Louise (Alexandra Pic) and Henriette (Isabelle Teboul) are two blind, teenage girls who live in an orphanage run by nuns. One day, a kindly doctor named Dr. Dennary comes to examine their eyes, and the nuns eventually talk him into adopting the two girls. Louise and Henriette have a secret however. Can you guess what it is? I’ll bet you can just from the title. Yep, that’s right. They’re vampires. They’re also blind during the daytime hours, but at night they can see perfectly fine, but only in shades of blue. They have been murdered by people who feared them countless times, and yet they always rise again, together, and go back on their merry way, killing and feeding. And…that’s about it. Pretty simple, huh?
This film is actually my second experience with a Jean Rollin film. My first was The Living Dead Girl, which is also reviewed in this issue, and the film I watched right before this one. This particular film is 107 minutes long. Yep, 107 painfully long minutes. Why was it so long? Well, for one thing, films tend to get that way when you continually show every step your characters take between point A and point B. I’m being very literal when I say that. I’m not talking about all the steps they take in a plan to do something. I’m talking about literally every step they take to get from one place to another. If that sounds tedious, believe me, you’re not mistaken. It may seem all artistic from a film maker’s perspective to use scenes like this in your film, but from a viewer’s perspective, it absolutely kills the pacing and makes the film drag hard. After sitting through one scene like this, you’ll be reaching for the fast forward button to get through the others.
Another problem with this film is the story itself. It’s really quite pointless and lacking in both explanation and character depth. There’s never any explanation as to why the girls are blind, or why they can see in blue shades at night. There’s no explanation as to their background or how they became vampires. There’s also no real point to anything they do, or anywhere they go in the film. Then there are the side characters, many of whom are again, fairly pointless. For example, at various points in the film, they meet a girl who’s a werewolf, one who’s a vampire who’s powers are far more advanced than theirs, and a girl who’s a ghoul that feeds off the dead, none of whom really had any relevance to the story other than showing that the orphans weren’t the only supernatural creatures creeping around out there. Their interactions really added nothing to what little story their was, which was a completely lost opportunity. Why do we have to watch them walking slowly from one place to the other, tapping their canes on the ground, and yet we’re completely shorted on any real story elements involving these potentially great characters, that could have either turned out to be allies or adversaries?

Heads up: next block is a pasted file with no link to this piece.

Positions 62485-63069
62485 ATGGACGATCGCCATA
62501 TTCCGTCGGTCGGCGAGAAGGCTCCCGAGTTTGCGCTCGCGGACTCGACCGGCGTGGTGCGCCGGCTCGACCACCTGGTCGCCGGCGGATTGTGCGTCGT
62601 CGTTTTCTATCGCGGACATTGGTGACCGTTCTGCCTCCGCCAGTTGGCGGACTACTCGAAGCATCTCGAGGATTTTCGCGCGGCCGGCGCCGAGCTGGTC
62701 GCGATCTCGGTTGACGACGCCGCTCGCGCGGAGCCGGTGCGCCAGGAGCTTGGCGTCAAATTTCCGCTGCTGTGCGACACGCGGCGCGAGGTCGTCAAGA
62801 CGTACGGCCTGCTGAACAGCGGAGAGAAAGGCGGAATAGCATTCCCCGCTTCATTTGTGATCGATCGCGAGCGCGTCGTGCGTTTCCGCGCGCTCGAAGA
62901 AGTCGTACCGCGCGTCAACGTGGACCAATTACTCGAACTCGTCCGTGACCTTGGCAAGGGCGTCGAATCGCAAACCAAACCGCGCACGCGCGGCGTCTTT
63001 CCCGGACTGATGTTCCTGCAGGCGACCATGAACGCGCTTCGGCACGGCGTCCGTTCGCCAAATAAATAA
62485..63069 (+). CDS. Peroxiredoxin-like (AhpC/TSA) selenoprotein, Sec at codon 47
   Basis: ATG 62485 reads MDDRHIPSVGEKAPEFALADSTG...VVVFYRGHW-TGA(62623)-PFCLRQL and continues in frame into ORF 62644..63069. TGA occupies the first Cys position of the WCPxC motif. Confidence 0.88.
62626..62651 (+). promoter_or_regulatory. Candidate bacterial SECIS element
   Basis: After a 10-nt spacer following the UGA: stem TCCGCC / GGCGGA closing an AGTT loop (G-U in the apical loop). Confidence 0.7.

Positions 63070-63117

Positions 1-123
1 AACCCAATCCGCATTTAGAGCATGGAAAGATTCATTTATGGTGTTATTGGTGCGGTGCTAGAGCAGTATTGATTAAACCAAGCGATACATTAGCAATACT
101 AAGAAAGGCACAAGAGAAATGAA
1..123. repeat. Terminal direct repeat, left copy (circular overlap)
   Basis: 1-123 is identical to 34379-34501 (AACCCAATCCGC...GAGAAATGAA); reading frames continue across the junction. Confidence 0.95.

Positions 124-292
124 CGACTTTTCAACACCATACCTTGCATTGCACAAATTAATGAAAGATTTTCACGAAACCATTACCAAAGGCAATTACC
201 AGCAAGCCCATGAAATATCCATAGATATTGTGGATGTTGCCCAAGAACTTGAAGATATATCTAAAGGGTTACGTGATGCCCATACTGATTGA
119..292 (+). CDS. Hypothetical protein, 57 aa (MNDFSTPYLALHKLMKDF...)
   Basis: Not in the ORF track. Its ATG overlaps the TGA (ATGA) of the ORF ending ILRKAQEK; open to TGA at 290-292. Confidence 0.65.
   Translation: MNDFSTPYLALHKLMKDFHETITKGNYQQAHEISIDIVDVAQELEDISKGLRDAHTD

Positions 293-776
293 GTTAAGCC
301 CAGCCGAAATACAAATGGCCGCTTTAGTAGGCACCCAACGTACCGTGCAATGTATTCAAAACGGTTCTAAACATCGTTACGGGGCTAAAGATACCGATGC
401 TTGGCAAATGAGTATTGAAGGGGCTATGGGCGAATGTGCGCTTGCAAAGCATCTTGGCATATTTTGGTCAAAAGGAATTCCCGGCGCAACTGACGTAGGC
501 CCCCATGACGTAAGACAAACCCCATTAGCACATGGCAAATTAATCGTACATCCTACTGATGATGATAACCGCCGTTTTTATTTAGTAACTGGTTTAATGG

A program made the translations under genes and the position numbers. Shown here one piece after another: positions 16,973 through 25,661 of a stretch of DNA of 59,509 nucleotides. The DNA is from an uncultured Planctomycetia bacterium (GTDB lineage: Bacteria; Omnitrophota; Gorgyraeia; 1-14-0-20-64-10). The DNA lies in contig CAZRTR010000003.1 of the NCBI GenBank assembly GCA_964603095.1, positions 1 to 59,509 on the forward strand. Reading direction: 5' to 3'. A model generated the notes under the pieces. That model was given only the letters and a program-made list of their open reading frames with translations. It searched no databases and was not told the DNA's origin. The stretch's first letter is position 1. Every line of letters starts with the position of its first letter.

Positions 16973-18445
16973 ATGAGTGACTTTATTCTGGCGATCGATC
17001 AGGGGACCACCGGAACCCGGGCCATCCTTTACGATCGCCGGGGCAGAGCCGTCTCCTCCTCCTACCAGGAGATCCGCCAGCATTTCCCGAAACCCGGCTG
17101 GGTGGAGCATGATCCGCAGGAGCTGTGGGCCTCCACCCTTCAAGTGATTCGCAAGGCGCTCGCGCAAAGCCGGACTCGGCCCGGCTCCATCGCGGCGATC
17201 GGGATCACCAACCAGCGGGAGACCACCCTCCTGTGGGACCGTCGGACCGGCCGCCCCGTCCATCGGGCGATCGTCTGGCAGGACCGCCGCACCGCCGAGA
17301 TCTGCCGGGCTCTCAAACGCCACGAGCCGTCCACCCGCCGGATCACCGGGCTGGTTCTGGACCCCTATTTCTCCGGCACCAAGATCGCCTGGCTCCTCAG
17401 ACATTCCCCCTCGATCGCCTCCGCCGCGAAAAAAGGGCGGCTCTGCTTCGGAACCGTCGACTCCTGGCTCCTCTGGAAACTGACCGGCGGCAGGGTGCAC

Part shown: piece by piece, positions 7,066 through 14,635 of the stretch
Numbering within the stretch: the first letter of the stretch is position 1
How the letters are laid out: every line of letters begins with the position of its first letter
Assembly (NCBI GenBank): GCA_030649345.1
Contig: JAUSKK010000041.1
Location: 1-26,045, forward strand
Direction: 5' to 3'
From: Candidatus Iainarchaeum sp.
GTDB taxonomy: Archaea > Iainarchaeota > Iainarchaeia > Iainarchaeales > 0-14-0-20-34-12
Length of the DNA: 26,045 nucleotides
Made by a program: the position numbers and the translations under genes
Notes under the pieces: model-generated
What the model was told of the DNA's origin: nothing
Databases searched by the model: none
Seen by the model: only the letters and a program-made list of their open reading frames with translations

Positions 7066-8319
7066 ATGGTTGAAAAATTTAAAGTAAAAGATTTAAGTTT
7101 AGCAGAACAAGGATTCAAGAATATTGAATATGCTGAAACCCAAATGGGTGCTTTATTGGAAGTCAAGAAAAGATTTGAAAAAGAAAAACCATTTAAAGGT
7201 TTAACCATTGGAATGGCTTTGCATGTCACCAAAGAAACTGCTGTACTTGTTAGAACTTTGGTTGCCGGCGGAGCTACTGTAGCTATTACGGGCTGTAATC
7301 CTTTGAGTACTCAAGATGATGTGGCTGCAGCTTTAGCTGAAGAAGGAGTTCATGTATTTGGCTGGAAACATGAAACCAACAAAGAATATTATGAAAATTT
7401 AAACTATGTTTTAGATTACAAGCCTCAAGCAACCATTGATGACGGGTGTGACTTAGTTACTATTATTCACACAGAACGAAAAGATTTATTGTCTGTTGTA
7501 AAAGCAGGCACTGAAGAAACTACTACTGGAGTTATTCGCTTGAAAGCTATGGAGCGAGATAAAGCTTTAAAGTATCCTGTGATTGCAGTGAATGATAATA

So far, we have a weak, pointless and unbelievably slow story. Was there anything good about it? Yeah, there were a couple of things actually.
First, the settings, including the graveyards, really lent themselves well to the visual appeal of the film. There was an almost gothic feel to it all, in a low budget sort of way. Second, the side characters they encountered, the werewolf girl, the vampire and the ghoul, were each somewhat interesting in their own way. I only wish they had been put to better use in the film.
That’s really about all I have to say about this film that’s good. Maybe I just don’t get it, or I’m not French enough or artsy enough to reallty grasp the vision of the film maker. Regardless, I would recommend skipping this one, unless you’re looking for something to make you fall asleep. I know this review comes off as unusually harsh or snarky compared to what I usually write, but honestly, this one was just a complete miss for me, and as a reviewer, I can only be honest about my experience. Unless you like slow, artsy films, I’d suggest skipping this one.
The special features included on the blu-ray release used for this review include the following:
Mastered in HD from the original 16mm negative.
French with English subtitles, or an English dubbed version.
"Memories of a Blue World, the Making of Les Deux Orphelines Vampires" by David Gouyette, featuring interviews with the cast and crew of the film. (2012)
An interview with Jean Rollin, by Rebecca Johnson. (2008)
A 12-page booklet with an essay by Tim Lucas, editor of Video Watchdog.
Original theatrical trailer.
Original trailers of nine other Rollin films.
If you’d like to find out more about this film, you can check out its page on the Kino Lorber website here, and if you’d like to pick up a copy for yourself, you can get the blu-ray or DVD from Amazon, or from any of the other usual outlets.